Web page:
At Morgan McKinley, we are passionate about supporting women in Data Analytics and Technology. Jacqui Kernot takes part in our latest blog series to share her success stories, career-defining moments and what advice she would give to another female looking to pursue a similar career.
Profile: Jacqui is a Partner in EY’s Cyber Security practice. She has worked in the tech industry and cybersecurity across the UK and Australia in a range of industries including Financial Services, Defences, Space and Intelligence, and Telecommunications. She also chairs Females in IT and Telecommunications (FITT), the largest and longest running professional body supporting women in the IT industry.
What are the key habits that you feel make you successful?
For me, getting up early and spending an hour meditating or exercising (or both) is really important. Having space in your mind to then approach the day conscious of the important, and not just the urgent work, is critical to making sure you own your day and not the other way around.
What's the most valuable piece of advice you have received in your career and how did it help you?
My most valuable piece of advice is to trust my intuition. I think it’s common (although becoming less so) that women are led to believe that somehow the problem lies with them. Systemic unconscious bias studies show this isn’t true – women not being heard or seen as valuable contributors is a common story that traverses countries and industries. If you feel that you aren’t being heard or seen, and you’ve done what you can to address it, perhaps the culture or environment isn’t for you. You can’t be hugely successful if your contributions aren’t valued, and that feeling of discomfort is a sign that something needs to change, not a sign that it must somehow be your fault. It’s amazing when you have a supportive environment what a difference it makes to your career and progression.
What's the most challenging situation you have faced in your career and how did you overcome it?
I’ve had many challenges across the years but, similarly to many women, my most difficult time came after having my daughter. I was very sleep deprived, in a new role and, further, was challenged by a manager who felt threatened (I had taken a more junior role with less travel which was more easily done as a new mother, and my new manager felt I was a threat to him as I had previously done more senior roles, including his). I worked with HR extensively and in the end, left the company, but it gave me great insight around the way women are treated when they become mothers. That company lost great talent, the whole process took up lots of time and many of the issues could have been avoided with more planning and support for women returning from maternity leave. In my case, I just put one foot in front of the other and worked my way through to a solution. While it wasn’t the best solution for any of the parties really, I learned a big lesson in how to do better as a leader, which I’m very grateful for.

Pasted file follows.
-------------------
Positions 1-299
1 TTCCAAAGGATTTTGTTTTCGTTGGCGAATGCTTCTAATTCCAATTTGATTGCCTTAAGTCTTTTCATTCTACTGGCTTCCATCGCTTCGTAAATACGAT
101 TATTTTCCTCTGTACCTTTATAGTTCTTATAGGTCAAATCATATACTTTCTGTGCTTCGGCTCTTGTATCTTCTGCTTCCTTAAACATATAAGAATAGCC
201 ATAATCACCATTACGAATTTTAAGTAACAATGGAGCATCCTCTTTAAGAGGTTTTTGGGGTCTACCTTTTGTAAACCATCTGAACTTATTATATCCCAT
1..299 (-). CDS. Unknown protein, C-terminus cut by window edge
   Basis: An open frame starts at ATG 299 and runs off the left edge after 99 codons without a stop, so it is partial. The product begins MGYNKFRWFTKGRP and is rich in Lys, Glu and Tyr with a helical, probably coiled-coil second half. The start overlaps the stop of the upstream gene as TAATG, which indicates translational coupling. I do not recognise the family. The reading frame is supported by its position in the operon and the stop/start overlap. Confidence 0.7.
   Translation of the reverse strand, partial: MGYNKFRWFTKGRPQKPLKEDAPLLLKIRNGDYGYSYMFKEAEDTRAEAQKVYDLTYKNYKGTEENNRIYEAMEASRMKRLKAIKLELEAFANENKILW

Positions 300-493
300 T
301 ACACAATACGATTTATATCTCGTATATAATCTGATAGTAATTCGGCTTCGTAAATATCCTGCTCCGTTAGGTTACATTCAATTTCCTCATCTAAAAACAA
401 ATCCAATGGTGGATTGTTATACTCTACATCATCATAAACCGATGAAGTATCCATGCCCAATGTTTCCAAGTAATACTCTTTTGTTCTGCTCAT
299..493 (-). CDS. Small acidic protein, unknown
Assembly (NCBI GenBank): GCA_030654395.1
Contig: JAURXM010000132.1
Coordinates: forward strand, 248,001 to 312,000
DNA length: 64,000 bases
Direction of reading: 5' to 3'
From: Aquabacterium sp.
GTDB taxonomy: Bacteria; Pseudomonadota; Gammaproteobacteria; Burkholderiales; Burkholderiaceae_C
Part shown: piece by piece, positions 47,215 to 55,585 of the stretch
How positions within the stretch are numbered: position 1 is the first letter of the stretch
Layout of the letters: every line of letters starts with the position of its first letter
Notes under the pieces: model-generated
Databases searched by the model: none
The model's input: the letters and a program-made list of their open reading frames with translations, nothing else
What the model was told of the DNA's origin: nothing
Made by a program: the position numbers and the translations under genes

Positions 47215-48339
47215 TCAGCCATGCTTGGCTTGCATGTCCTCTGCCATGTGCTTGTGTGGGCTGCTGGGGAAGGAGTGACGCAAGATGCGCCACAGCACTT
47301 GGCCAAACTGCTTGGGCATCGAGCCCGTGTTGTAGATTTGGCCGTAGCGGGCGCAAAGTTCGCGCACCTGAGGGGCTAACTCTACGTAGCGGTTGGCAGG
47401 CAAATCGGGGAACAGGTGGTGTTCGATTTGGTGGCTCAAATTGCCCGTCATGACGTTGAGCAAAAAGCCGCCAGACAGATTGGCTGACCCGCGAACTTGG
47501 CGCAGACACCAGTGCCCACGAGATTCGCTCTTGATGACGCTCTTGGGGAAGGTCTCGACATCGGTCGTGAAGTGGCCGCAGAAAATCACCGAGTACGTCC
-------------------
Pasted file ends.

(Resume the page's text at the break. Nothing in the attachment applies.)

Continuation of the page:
How do you approach making a difficult decision?
I consult with peers and those close to the situation. It’s too late to wish you’d learned something or done more research afterwards. I also set a time limit and then stick to it. Bad news never gets better with age and the sooner you can make a tough decision and manage the outcomes and emotions which result, the better everyone feels. The worst decision is no decision – when everyone can see a situation is unworkable and needs to be resolved. That’s a sure way to lose good team members.
What do you believe will be the most in-demand skills over the next 10 years within the technology industry and why?
I think more and more we are seeing an environment where creativity and innovation make the difference. People who are able to understand their own biases, and work to remove them, free their minds to be more creative and find new solutions to problems, and new ways of working and engaging. Compassion, empathy and kindness have always been important, but now we are moving into an environment where machines will do most of the minutiae and a lot of work will be digitised or commoditised. The ability to build human relationships, understand the situation and the human problem and then find creative ways to solve it will be what defines success in a decade.
The views expressed in this article are the views of the author, not EY. The article provides general information, does not constitute advice and should not be relied on as such. Professional advice should be sought prior to any action being taken in reliance on any of the information. Liability limited by a scheme approved under Professional Standards Legislation.
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